Then, Father Paul collapses, dies, right in front of Bev and the mayor’s family. He was coughing up blood. But he immediately springs back to life. Jumping backwards, to the night before he arrived for his first night on the island, we see him in a confession booth. And there in the confession booth, he explains what really happened to Monsignor Pruitt. He was caught in a sandstorm and found an ruin, where the man was attacked by a massive, blood-sucking, winged, blood-sucking thing. Pruitt believed that the creature was an angel. Pruitt woke the next morning, realizing that the having taken the beast’s blood, it had restored his youth. So Paul Hill, is Monsignor Pruitt… they are one in the same.

Book 4 – Lamentations – Erin has a routine checkup, but during the ultrasound, the doctor sees that the baby? Yeah, it vanished. Completely gone. So obviously, the doctor figures that Erin has miscarried the child. Heartbroken, Erin spends the day with Riley, grieving, and talking about their childhoods. They also discuss their perspectives on the afterlife. The next day, Erin goes to the mainland, where a doctor questions whether or not she was really ever even pregnant.

Our Priest, Paul Hill, starts to exhibit vampire like symptoms… like getting burnt by the sun. Do we have a vampire story on our hands here? Bev begins to suspect the Priest’s real identity. And it is Mildred who recognizes Hill as Monsignor Pruitt, who knew him when he was younger. Joe visits the church later, who sees Paul drinking this beast’s blood, which Hill has bottled up, and has been putting it in the communion wine. Hugging Joe, he causes him to fall and hit his head, and bleed everywhere. Paul drinks Joe’s blood, and as a result, killed him. Bev chooses to cover the murder up, believing that Hill is some sort of second coming, or beatific vision. Paul and Riley meet for AA, but Paul tells Riley that Joe is on a trip to the mainland visiting his sister. Hrmmm. Are we going to see Joe miraculously again? Regardless, Riley knows that Joe isn’t on a trip because Joe told him that his sister had died recently. When Riley goes back to confront Father Paul for his lie, he is attacked by the angel… demon… thing.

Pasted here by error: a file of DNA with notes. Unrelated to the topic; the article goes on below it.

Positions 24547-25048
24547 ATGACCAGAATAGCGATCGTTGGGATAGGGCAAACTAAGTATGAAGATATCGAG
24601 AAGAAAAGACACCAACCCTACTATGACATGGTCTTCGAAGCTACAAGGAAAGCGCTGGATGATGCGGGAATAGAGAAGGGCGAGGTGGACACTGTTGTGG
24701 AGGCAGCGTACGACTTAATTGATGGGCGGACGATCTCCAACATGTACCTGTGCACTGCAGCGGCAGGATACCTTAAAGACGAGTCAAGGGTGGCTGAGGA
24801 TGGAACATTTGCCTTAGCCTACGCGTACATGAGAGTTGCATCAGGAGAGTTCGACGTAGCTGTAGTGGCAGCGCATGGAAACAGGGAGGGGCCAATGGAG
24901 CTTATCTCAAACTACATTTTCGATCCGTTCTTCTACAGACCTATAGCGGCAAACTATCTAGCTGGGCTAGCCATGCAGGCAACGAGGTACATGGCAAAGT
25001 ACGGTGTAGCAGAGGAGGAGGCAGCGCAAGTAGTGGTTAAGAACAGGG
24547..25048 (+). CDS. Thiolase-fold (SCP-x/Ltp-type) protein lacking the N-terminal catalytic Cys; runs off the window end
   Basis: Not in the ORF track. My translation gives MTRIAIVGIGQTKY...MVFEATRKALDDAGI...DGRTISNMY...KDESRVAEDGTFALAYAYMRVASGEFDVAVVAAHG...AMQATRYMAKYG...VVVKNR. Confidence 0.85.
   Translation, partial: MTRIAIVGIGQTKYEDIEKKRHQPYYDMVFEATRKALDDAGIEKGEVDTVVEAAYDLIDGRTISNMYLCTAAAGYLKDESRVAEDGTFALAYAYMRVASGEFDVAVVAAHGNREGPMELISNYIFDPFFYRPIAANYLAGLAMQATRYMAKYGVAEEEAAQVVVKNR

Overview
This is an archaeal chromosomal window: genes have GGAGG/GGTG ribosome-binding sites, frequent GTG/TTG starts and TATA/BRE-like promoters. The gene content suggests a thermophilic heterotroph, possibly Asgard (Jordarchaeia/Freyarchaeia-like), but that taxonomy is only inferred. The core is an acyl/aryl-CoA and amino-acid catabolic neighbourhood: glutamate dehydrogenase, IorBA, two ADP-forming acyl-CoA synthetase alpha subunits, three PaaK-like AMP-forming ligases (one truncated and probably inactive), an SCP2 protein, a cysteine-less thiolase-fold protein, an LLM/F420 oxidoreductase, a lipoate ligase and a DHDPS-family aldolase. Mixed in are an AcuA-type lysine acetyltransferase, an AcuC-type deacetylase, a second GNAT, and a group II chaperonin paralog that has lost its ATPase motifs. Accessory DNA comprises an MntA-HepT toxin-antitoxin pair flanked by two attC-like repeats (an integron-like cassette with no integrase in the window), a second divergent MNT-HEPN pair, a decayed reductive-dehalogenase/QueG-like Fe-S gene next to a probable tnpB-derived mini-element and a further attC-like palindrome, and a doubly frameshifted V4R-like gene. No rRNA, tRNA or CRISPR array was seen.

Book 5 – Gospels – Concerned, Erin files a missing persons report with the Sheriff. But Hassan thinks that maybe Riley has backslidden… relapsed, or worse, committed suicide. Then, on Good Friday, Father Paul delivers a mass filled with fiery vitriol, and thoughts on war. And later, Riley shows up at Erin’s house, and he asks if she’ll go with him in order to share with her what had happened to him. Riley rows them far away from the island and he tells her about this beast/angel thing, that attacked him. But he quickly recovered from the help of Father Paul and his blood with its revivific abilities.

We also learn that the Priest has been mixing the angels blood in with the communion wine. Now, I don’t know about you but that is problematic beginning to end. Now, personally, not being a Catholic, there is nothing special about the wine. I don’t believe it actually transubstantiates. Heck, I’ve had communion with potato chips and Mountain Dew out on the beach. But mixing angel blood (let’s be clear, I personally think this thing is a demon, it is no angel, but we’ll get to that.) with that Mountain Dew? Yeah – not good. Alright, let’s set this aside for now. We learn that the priest is trying to “heal” the residents of the island. Riley leaves notes for his family, and then goes to get Erin. And then, after declaring his love for Erin, the sun comes up, and Riley explodes in flame, and quickly burns up while Erin screams in terror.